Why collaborate with CRS?
As a faith-based international non-governmental organization with a presence in more than 100 countries, CRS offers many opportunities for universities to contribute to poverty alleviation. Our staff members have extensive expertise in agriculture, health, emergency response, water and sanitation, microfinance, peacebuilding and education. And we are one of the most efficient non-profit organizations in the world. In fiscal year 2015, 93 percent of the money we spent went directly to our relief and development programs. In addition to our private resources, we receive grants from the U.S. and other governments, foundations and corporate partners who recognize our ability to deliver results.
Engaging with CRS overseas
Research and evaluation
Partnering with CRS on research projects helps graduate students and faculty to validate concepts and theories in the real world of low resource settings. Such partnerships are mutually beneficial: CRS documents evidence of success and learns how to improve our programs, while academics gain access to field sites and data to test research hypotheses. These partnerships can also increase a university’s access to funding opportunities and networks of partners, while providing opportunities for joint scholarship, including publications, presentations and course materials. Academics help CRS to carry out baseline, midterm and final evaluations of our programs, contributing to the wider evidence base about what works.
Universities help CRS to design training modules and lead training workshops for our field staff, local partner staff, and civil servants from government ministries in the countries where we work. Universities provide CRS and partner staff with access to distance learning opportunities. Our staff members also serve universities as adjunct faculty and guest speakers, sharing field experiences and practitioner knowledge with faculty and students.
Universities can help us innovate in our work to deliver better services with greater efficiency in a more sustainable fashion. We seek to partner with universities to test game-changing new approaches that can be scaled up to bring about transformation in the lives of the poor. CRS is a cornerstone partner in USAID’s Global Development Lab which seeks to eradicate extreme poverty through breakthrough innovations developed in partnerships between non-governmental organizations, academia and the private sector.
Becoming a “CRS global campus”
Universities and colleges can collaborate with CRS by becoming a “CRS Global Campus”. The benefits include leadership training, advocacy training, professional development, participation in academic symposia, and joint speaking engagements on campus. Members may also participate in internships at CRS Headquarters and field trips to overseas programs. They may represent CRS and their school at conferences and events, and consult with our field and technical experts on curricula, courses, and programs.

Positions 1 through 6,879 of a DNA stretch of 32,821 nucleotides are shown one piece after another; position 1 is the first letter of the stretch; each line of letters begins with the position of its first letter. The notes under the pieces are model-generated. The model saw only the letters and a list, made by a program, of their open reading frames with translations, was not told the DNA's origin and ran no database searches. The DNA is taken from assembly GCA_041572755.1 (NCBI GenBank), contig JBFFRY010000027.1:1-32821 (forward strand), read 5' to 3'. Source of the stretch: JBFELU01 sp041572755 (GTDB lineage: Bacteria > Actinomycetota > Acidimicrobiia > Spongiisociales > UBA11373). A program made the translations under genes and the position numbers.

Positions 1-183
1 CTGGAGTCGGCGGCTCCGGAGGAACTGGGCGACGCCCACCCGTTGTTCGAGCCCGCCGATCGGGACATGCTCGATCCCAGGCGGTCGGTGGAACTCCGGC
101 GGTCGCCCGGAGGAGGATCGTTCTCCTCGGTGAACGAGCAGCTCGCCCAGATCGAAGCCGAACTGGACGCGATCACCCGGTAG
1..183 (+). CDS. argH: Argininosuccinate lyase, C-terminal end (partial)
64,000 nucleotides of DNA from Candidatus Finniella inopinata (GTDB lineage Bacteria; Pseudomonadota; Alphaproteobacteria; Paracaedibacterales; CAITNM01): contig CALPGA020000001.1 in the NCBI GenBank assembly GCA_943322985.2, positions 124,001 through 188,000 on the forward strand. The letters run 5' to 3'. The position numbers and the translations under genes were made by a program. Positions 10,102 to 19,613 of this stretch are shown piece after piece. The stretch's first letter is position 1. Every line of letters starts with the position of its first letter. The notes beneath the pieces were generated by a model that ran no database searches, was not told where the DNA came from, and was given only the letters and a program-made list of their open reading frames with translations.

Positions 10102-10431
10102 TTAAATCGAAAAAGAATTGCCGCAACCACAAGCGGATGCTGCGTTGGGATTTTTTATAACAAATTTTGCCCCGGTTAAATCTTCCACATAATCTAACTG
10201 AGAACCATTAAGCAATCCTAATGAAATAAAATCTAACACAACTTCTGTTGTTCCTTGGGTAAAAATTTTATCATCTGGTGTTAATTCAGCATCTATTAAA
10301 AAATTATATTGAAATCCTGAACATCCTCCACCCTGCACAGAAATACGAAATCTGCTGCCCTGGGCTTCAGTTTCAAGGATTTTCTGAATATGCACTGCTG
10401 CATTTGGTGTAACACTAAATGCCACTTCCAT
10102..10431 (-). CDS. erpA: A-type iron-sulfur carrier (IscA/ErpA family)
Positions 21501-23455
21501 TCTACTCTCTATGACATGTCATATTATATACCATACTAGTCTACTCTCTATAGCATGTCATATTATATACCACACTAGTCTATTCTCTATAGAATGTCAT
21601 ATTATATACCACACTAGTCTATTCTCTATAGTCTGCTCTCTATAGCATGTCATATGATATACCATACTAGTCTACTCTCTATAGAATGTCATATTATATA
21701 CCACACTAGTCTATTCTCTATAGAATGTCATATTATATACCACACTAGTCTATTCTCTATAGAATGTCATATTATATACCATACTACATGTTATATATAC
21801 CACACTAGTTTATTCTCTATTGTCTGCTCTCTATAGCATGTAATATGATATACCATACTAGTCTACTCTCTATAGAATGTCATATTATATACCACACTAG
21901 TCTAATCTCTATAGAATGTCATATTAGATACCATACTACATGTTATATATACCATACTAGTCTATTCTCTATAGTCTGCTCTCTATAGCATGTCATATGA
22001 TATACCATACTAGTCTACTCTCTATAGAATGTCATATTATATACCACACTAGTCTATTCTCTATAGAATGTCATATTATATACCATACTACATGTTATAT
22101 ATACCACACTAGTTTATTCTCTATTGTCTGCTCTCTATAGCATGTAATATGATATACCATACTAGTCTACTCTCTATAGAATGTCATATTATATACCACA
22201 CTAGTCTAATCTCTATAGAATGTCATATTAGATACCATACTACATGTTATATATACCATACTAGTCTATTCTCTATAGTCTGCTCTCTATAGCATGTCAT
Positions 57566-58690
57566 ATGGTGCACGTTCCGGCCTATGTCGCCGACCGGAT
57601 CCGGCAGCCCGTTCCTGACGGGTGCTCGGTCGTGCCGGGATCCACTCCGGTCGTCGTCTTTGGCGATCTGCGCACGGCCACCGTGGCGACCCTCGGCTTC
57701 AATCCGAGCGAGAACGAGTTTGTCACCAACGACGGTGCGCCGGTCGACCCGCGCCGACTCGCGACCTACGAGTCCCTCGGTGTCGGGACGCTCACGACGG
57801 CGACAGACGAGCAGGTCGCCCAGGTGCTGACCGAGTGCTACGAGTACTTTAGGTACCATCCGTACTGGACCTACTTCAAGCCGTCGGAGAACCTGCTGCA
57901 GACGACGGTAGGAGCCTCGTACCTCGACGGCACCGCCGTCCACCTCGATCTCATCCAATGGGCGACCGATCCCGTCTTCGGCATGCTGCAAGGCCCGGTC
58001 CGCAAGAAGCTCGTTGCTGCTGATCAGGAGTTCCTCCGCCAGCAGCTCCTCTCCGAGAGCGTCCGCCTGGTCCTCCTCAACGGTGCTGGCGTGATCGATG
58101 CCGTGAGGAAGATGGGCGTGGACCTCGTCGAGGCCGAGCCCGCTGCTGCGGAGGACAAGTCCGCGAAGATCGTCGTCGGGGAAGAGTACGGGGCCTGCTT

The CRS Student Ambassador program allows college students to get involved in activities that help the poor overseas. On-campus chapters of student leaders are trained by CRS to mobilize their peers and bring to life the mission of global solidarity on campus. Chapters are connected to one another and to CRS in order to build a national movement for impactful change.
The CRS “Faculty Learning Commons” program enables faculty to tap into CRS’ expertise in relief and development. CRS develops online academic reading material and organizes classroom interaction with its staff. Examples of recent modules include Peace in the Middle East, Human Trafficking, Emergency Response, Food Security, Climate Change, and ICT4D.
With the support of the college or university president, faculty and staff form an interdisciplinary committee of key stakeholders that meets bi-annually to coordinate and advise the CRS partnership on campus. This CRS advisory group supports broad engagement on campus, including during major global emergencies.
CRS offers intern positions at our headquarters in Baltimore and overseas. Recent graduates may also apply for our International Development Fellows Program, a highly competitive program that recruits 20-25 candidates annually from a pool of 500-700 applicants. Fellows typically choose a career path based overseas, most often as managers. CRS also offers opportunities for consultancies and long-term employment both overseas and in the U.S.
To learn more about our university partnerships, contact [email protected].